After a long pause, I opened my eyes again. A panoramic view of the Grinnell Glacier was in front of me. The glacier was melting and had a turquoise pool in which small icebergs floated quietly. In the background, a vertical cliff overlooked the glacier. It appeared as if nature had sculpted a giant Batman logo on the wall, but in reality, it was a hanging glacier clinging to the mountain for its life. Little by little, it perished, albeit in the shape of a beautiful waterfall similar to a bob of hair hanging over the shoulder of a belle.
Earlier I asked a few individuals if they were willing to jump into the melting glacier together with me? They would reply, “are you mad? Have you touched the water?” When I dipped my four fingers into the water for a second or two, I immediately understood what they were talking about. I could barely feel my fingers. It was not a lake after all. It was a freaking glacier!
Yet, I had taken my shirt off and was standing at the edge of the glacier wondering if it was all real. I felt as if I was about to commit a suicide. Everything had turned blurry. I held my breath for a couple of seconds. The cold wind chilled my body. Despite there being many people around, there was a deathly silence of a graveyard. Someone shouted, “come on, you can do it!”
I sprang into the air, like a young seagull jumping off the cliff on his first flight.
A sound of splash echoed in the valley and my brain went shut down instantly as if someone had pulled the plug. It was all dark. Then a second later, a million needles pricked my body and a million volt shock ran through my body and my hands and legs started moving haphazardly like those of a newly born baby. I began floating.
As I took my head out of the water, rays of sunshine reflecting off the ice entered my eyes, and I felt the life running through my veins. I gasped as though I had taken my first breath after coming out of my mom’s womb. It was a familiar world, but with an indescribable serenity. I felt a part of the glacier. I gently swam in the freezing water for a moment and came out shivering. After spending a few minutes in the warm sunshine, I was fine. “It wasn’t too bad at all,” I would tell everyone and encourage them to do the same.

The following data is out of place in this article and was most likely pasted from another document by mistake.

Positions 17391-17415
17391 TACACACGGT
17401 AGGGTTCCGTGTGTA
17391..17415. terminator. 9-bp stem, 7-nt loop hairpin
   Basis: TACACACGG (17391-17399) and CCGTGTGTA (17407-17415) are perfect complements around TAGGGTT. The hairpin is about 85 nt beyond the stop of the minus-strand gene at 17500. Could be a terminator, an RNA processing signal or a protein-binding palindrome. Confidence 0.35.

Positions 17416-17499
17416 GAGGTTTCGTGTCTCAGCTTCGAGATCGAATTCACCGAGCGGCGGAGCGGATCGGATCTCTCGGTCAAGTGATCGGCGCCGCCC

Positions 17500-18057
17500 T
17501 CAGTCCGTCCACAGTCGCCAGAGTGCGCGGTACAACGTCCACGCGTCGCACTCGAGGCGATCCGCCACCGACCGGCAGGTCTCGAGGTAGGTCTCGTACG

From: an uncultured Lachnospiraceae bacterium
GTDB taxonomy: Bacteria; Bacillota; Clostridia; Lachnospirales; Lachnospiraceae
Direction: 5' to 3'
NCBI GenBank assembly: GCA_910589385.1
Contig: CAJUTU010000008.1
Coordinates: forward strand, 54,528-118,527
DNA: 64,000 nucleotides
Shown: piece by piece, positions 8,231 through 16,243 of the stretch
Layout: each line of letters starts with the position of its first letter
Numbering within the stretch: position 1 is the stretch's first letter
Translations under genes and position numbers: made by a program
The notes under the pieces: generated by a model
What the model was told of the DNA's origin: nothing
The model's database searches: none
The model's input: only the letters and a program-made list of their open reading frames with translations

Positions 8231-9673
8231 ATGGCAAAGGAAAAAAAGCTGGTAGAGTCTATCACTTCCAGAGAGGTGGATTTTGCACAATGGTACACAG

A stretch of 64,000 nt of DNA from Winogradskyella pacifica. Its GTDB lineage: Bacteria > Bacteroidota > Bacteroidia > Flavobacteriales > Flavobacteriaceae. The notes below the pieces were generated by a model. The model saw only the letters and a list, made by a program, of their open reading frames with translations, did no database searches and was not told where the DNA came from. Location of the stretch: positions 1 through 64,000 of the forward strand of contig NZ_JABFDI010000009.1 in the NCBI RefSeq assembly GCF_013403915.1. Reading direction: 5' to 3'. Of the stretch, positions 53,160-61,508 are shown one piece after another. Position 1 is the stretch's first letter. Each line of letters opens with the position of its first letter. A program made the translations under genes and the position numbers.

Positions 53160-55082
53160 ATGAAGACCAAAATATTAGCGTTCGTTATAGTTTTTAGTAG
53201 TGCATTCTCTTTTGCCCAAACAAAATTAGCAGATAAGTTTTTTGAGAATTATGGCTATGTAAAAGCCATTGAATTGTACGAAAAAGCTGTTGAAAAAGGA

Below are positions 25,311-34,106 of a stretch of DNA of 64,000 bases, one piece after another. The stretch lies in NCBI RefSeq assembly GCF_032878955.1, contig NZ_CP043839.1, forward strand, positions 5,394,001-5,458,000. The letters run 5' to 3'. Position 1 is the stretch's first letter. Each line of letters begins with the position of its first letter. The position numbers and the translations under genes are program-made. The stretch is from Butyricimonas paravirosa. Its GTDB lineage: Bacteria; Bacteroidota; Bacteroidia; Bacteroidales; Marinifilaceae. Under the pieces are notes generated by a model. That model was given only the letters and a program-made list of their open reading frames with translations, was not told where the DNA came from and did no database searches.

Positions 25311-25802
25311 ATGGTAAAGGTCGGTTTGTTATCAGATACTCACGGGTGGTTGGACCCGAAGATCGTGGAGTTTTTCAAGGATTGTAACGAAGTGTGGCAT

“I am proud of you,” a Russian girl told me. I had now experienced this glacier using all senses. I wasn’t afraid of cold water anymore. Often, our fear is bigger than the danger and the first step is the most difficult to take. If we want to live our life to the fullest, we have to venture forth. We have to put faith in our abilities.
Swimming in the Grinnell Glacier was indeed an unforgettable experience, but this is not what the glaciers are meant for. Glacier National Park in Montana is fast losing its glaciers. Its glaciers have lost 50% of their area in the past 50 years. In fact, the same is happening with glaciers all over the world. If the temperatures keep rising, many glaciers will continue melting.
The rising sea level will change coastlines and wipe out many islands and beaches.
The white snow reflects a lot of sunlight back out to space. With less ice, the earth will become even warmer. Heat waves, severe storms and wild weather patterns will have negative effects on our health, agriculture and on animal species. Our very own existence will be under threat.
But, instead of being driven by the fear of climate change, go stand next to a glacier. Enjoy its pristine beauty, look at the waterfalls, and see how the pieces of a glacier break off with a thundering noise and how glaciers carve out the landscape.
Take the ownership of the planet. Be responsible. Use less energy. Use clean energy. Consume less. Reduce your carbon footprint. Use recycled products. Plant trees.
Otherwise, if carbon dioxide levels continue to increase Grinnell glacier will disappear by the year 2030. Let’s all make sure it doesn’t turn into a lake for swimming.